Farm to Blender: Drinking Your Fruit & Vegetables

Learn these top smoothie tips to inspire customers and boost sales!

Smoothies and juices are healthy for the consumer and for your farm market business! They use large volumes of premium greens, fruit and vegetables that customers need to buy on a regular basis.

by Heather Kibble and Tracy Lee

Smoothies can add some needed servings of vegetables and fruits to our diets. Many vegetables, including leafy greens and roasted squash, are wonderful in smoothies. Leafy green vegetables in general, grow very quickly and do not need much lead time. Your customer will be looking for fresh, bright leaves. Tender baby size leaves are best for blended drinks. Greens and herb leaves should be harvested young and used quickly. Look for new beet varieties grown just for the greens and spinach bred for baby leaf.

Smoothies are a great way to promote the wide assortment of fruit, vegetables, and herbs available. Juicing is easy to do at home as well. Most people think of oranges of course, but all kinds of fruits and vegetables are great for juicing. Apple/Carrot is a healthy favorite and beets are gaining popularity. Beets make a bright, healthy juice with 58 calories and 13 grams of carbohydrates per cup. Melons and berries with a touch of basil or mint are a fantastic summer option. Don’t forget to offer those beet greens for smoothies and remember to remind your customers that the pulp left after the juice is extracted composts beautifully. Shoppers are seeking out no-waste options for the kitchen.

For the Grower:

Produce grown for smoothies and juices will benefit from succession planting so plan accordingly. Leafy greens in general, grow very quickly and do not need much lead time. Baby greens and herb leaves will be eaten raw shortly after they leave your market so treat them accordingly- super clean and fresh is the key. To get you started: Fresh Start is a new beet variety grown just for the greens and Lakeside spinach was bred for baby leaf. Atlas and Polaris are excellent butternut varieties with high yields and uniform, correctly sized fruit. Beet Kestrel has a high sugar content for a sweet juice and provides greens. Swiss Chard Peppermint is eye-catching and easy to grow. Summer juicing will benefit from a widely adapted and productive melon variety such as Honey Brew. Don’t forget basil Italian Large Leaf!

Smoothie Tips to pass on to the consumer:

The key to making smoothies an easy meal option is a little planning. Here is what to do:

• Keep a “bullet” type blender on the counter, near the sink. Have several extra cups so each family member can have their own. Smoothies are the perfect answer for picky eaters since you make one serving at a time.

• Stock up on lots of pumpkins and winter squash! Bake them (halved and seeded) in a pan of shallow water. Peel the cooked fruit and keep the pulp in the fridge and freezer. It is now ready to go for smoothies (and soups and bread).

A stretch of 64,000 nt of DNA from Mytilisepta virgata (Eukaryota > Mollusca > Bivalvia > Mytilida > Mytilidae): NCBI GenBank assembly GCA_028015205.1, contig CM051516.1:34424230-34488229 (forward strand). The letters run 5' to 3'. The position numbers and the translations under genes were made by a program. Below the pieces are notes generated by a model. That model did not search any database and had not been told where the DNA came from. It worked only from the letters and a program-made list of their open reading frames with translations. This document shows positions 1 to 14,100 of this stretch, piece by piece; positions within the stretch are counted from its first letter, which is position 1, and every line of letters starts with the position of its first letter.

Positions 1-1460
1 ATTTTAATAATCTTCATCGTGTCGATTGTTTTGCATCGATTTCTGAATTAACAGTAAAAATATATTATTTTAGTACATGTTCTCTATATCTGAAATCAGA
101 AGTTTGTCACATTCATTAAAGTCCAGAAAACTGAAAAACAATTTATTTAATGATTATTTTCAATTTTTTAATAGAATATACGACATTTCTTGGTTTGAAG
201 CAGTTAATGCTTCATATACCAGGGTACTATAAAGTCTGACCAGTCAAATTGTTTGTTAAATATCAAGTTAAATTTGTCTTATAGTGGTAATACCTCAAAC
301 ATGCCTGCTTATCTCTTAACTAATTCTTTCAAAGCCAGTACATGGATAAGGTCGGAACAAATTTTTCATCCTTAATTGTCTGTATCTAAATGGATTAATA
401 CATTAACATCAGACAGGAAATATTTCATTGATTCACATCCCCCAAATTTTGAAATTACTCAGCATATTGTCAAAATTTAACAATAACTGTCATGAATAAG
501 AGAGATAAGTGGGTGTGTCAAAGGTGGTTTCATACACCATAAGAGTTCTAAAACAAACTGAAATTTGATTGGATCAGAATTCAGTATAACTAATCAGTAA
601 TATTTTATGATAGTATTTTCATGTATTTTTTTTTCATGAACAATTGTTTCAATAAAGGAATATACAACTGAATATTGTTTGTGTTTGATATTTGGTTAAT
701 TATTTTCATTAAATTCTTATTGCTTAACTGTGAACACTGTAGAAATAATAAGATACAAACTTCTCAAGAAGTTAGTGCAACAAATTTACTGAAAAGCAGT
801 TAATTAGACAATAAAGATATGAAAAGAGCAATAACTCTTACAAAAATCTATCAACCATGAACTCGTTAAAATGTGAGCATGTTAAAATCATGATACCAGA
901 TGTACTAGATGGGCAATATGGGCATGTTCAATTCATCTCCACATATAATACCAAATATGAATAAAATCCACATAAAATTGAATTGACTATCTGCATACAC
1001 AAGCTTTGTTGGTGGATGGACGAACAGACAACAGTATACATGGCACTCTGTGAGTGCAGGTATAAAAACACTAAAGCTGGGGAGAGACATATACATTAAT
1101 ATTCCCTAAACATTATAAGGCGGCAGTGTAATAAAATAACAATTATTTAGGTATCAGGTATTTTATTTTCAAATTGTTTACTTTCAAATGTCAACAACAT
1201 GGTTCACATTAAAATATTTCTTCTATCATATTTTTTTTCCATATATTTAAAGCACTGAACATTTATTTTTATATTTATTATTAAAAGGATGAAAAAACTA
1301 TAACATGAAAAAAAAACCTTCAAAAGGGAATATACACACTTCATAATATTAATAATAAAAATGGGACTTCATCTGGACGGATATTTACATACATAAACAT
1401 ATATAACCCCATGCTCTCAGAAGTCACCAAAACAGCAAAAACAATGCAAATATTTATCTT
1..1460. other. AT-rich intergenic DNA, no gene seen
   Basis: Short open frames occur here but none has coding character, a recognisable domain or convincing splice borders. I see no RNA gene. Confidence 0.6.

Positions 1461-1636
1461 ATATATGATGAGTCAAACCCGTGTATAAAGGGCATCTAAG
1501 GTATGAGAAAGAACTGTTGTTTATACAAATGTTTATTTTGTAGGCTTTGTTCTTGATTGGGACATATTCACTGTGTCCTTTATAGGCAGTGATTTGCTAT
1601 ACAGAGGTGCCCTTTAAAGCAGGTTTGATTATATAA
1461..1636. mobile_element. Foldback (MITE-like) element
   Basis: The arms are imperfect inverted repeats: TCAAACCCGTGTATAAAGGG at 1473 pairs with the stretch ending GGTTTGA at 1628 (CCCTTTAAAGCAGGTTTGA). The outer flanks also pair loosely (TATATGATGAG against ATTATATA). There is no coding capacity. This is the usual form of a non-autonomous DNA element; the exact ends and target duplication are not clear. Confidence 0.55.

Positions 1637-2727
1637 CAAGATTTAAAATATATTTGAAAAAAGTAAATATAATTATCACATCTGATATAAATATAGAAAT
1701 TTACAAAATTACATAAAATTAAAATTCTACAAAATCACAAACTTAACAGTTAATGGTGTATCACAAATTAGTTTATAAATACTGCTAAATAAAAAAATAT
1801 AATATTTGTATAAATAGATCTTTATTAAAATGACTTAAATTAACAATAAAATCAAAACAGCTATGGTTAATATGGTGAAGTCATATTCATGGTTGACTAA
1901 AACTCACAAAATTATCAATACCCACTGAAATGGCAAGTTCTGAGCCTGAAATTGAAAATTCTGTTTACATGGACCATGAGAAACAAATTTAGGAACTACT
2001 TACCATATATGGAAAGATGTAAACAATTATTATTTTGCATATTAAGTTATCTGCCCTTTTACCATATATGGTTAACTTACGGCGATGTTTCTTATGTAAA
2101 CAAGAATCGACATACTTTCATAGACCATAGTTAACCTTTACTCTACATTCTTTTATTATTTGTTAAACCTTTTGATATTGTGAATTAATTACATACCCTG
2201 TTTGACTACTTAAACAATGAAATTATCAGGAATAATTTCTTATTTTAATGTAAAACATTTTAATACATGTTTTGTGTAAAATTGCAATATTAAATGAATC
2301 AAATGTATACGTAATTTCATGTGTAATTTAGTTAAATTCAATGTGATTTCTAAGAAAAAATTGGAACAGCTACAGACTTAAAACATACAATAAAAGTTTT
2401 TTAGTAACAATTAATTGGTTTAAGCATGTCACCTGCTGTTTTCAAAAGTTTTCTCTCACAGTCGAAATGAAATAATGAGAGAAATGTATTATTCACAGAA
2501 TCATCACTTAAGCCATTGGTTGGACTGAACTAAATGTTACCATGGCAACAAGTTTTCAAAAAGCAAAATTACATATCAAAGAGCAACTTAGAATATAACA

• Go greens! The fresher the better! There are all kinds of types available and most are great in smoothies. Favorites include baby spinach, beet greens, Swiss chard, herbs and kale. All can be harvested, chopped and frozen into baggies so they are ready to go. Frozen greens are easier to blend.

• Pick your liquids. Non-fat milk, unsweetened soy milk, almond and cashew milks are all good creamy options. Fruit juice tastes good but can add calories quickly so use sparingly. For a tropical flavor use coconut water.

• Pick a thickening base- Most people use about ½ a banana per smoothie. Keep peeled chunks in the freezer. Other good options are non-fat Greek yogurt, nut butters, powdered peanut butter, berries, mango, protein powders and pineapple.

• Customize- Matcha powder, wheat germ, grated ginger, oats, bran, vanilla, cinnamon, nutmeg, and carob powder keep things interesting.

Here are a few smoothie recipes to get you started:

Go Green– Blend together 1/2 a banana, 1 tsp. matcha green tea powder, a few chunks of frozen mango, 1/8 cup frozen kale, a few chopped basil leaves and about ½ cup of cashew milk and a 2 tsp. sugar. Add more milk if it is too thick.

Peanut butter lover– Blend together ½ banana, 1/8 cup squash puree, 1 TBL. Peanut butter or peanut butter powder, 2 tsp. brown sugar or maple syrup, 1 TBL. Wheat germ, a sprinkle of cinnamon, and ½ cup milk.

Pumpkin Pie– Blend together 1 small banana chunk, 1 scoop plain or vanilla protein powder, ¼ cup pumpkin or squash puree, 1 tsp. fresh ginger, and ½ cup milk. For sweetness, you can add 1-2 tsp. sugar, agave, or maple syrup. Top with a sprinkle of pumpkin pie spice and/or whipped cream.

Blending is easier if you start with a little liquid at the bottom of the cup, then add chunkier ingredients, then powders and the rest of your liquid. You want your smoothie smooth!